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Zuckerman, J.R. (2016). The Legacy of Sándor Ferenczi: From Ghost to Ancestor, edited by Adrienne Harris and Steven Kuchuck, Routledge, New York, 2015, 300pp.. Am. J. Psychoanal., 76(4):414-417.
(2016). American Journal of Psychoanalysis, 76(4):414-417
The Legacy of Sándor Ferenczi: From Ghost to Ancestor, edited by Adrienne Harris and Steven Kuchuck, Routledge, New York, 2015, 300pp.
Review by: Janet Rivkin Zuckerman, Ph.D.
The moment it seemed, was innocent-enough. I was engrossed in a dreamy, Sunday afternoon walk when two young girls peddled toward me on their leisurely bike ride. They looked to be about seven, carefree and lovely. I couldn't help but overhear the one nearest me announce with full-bodied emotion, “Carly, I haven't seen you in soooo long!” Carly, obviously confused, turns toward her friend and sets the record straight, “Casey, we saw each other yesterday!” I never did discover how Casey managed to survive the micro-affront, but the moment brought to mind my subject—intimacy and distance, heart and mind, warmth and remove.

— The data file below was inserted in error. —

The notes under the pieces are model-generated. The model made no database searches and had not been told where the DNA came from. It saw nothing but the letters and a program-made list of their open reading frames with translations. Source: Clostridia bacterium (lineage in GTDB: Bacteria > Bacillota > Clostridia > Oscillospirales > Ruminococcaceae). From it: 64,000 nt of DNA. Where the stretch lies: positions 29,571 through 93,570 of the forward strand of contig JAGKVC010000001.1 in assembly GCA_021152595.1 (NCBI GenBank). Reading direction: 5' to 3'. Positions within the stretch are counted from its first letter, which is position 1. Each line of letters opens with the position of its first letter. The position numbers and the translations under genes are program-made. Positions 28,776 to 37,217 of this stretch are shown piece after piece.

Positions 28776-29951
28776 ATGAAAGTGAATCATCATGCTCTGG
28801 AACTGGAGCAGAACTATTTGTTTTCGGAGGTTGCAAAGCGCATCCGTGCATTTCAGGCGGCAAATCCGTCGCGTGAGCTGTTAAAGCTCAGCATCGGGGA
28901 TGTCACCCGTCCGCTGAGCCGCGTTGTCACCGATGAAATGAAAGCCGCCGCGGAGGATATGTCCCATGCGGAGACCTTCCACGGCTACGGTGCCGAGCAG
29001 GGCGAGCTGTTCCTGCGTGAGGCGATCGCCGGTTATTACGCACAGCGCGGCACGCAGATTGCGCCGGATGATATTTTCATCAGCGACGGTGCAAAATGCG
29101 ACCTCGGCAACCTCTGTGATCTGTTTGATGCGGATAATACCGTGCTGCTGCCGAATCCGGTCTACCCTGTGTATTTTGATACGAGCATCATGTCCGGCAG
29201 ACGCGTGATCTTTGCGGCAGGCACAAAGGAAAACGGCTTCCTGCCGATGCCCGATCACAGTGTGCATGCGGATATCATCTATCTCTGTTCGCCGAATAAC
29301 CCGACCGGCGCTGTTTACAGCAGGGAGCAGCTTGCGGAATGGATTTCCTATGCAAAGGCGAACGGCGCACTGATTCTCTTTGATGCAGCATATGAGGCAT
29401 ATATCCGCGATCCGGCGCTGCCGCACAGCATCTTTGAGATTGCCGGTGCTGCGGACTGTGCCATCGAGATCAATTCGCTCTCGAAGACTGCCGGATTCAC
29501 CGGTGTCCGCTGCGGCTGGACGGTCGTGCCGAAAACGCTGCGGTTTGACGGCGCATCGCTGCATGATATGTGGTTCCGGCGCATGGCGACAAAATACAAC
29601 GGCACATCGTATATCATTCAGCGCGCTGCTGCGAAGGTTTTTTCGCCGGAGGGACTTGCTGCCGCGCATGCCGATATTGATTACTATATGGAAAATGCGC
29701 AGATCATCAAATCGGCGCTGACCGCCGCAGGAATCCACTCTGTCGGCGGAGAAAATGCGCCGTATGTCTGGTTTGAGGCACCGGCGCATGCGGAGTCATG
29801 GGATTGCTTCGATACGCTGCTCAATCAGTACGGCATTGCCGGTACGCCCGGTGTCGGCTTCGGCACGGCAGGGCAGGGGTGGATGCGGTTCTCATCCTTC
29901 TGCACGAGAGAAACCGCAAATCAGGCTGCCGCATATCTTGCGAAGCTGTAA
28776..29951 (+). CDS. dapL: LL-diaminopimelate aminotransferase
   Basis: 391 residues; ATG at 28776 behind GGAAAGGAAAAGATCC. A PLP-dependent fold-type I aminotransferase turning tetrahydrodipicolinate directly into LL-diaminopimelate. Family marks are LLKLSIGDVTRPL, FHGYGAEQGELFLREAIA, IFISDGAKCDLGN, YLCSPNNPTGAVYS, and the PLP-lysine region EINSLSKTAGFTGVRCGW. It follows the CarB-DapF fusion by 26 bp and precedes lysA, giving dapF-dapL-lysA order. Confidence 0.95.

Sándor Ferenczi embodied a full-hearted, vulnerable and devoted approach to the subject of psychoanalysis and to his patients. His humane mutuality and tenderness spoke to me, as it did to many of my colleagues. It was thus a thrill to travel through this new collection of contributions from international Ferenczi scholars, edited by Harris and Kuchuck, resting on the shoulders of Harris and Lewis Aron's groundbreaking edited work, The Legacy of Sándor Ferenczi(1993). This new work unites a variety of diverse subjects, including: new historical data concerning Ferenczi, his personal history, his historical surround, the ways he suffered from disparaging reactions to his ideas (especially Freud's) and the prominence of his pioneering insights today. The essays also continually weave around the painful reminder of the colossal loss to psychoanalytic wisdom when our history is dismissed and our forefathers exiled.
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